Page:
Seven Days recently caught up with Toth and Kimbra by phone to talk about the show.
SEVEN DAYS: The project is described as "reimagining" the music of David Bowie. What does that mean, precisely?
KIMBRA JOHNSON: We wanted to be able to take liberties with the songs and not just play them straight. But what I think connects all of us as musicians is that we're all producers as well; we make our own records. Doing Bowie songs is one thing. But I think where we have the most fun is writing and translating on our own records. So we thought, How do we approach that same mind-set on these Bowie songs? We're using them more as motifs and hooks. We're using lyrical phrases we liked, but we've joked that it's almost like we're doing remixes. It's all in the spirit of doing honor to Bowie. And, hopefully, we're approaching the songs in a way that evolves them even further. I would love to think that, after I'm gone, someone would be able to take those liberties with my music, as well. I think it's a beautiful thing to continue the work when you retranslate music.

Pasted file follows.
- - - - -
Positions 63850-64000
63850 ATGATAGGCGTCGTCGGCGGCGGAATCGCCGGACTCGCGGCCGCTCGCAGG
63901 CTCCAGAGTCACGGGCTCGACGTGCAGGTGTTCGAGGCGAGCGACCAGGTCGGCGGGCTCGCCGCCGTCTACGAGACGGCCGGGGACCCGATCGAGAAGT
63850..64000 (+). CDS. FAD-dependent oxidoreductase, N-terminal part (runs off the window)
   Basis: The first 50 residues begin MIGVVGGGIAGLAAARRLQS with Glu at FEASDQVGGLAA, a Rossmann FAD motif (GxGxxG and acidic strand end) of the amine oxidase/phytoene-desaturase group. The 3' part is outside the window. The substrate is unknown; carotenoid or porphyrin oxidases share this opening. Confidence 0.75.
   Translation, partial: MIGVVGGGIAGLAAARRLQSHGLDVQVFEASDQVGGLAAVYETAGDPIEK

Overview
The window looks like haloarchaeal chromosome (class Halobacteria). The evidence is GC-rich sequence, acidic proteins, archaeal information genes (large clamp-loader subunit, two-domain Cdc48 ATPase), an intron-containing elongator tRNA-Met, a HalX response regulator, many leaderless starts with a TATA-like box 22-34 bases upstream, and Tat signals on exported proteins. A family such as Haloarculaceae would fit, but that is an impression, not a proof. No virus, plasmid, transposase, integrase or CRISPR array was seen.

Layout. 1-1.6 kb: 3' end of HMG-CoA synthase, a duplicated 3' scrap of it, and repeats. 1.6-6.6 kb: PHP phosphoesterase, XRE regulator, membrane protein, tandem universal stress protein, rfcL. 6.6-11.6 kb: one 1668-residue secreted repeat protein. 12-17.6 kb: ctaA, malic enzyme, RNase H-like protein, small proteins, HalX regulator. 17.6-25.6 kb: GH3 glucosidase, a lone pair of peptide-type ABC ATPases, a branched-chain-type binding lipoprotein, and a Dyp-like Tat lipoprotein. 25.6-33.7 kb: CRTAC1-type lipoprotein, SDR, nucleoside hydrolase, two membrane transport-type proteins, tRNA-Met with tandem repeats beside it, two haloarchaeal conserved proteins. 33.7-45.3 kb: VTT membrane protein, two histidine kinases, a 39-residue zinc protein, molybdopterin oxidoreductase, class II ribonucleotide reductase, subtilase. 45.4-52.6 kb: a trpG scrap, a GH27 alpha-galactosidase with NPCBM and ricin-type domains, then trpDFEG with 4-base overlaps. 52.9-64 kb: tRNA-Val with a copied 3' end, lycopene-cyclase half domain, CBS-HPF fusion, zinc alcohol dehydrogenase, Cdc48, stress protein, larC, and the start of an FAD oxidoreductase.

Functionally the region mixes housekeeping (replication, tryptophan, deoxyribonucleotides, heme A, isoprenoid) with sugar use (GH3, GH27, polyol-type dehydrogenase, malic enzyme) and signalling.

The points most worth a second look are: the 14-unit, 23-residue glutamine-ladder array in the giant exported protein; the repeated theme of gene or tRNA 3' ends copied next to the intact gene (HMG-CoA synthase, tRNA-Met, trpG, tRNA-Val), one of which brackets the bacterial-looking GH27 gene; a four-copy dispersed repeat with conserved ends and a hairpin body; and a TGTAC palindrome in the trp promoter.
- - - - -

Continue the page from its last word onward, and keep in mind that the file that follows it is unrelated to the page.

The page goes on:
ALEX TOTH: For a specific example, Kimbra took the song "Bring Me the Disco King," which I'd never heard before. Bowie was a pretty jazzy guy, and the recording had this brushy, jazzy drum thing with jazz piano chords. So we're doing a funk-driven version of it. So far, we're up to six local saxophonists on it. [Laughs] And then Dre Idle is making a big Disco King puppet, and she's got six Bowie-esque silver-clad lackeys that are going to accompany the puppet. I don't want to give too much away, but it's kind of a séance for the Disco King.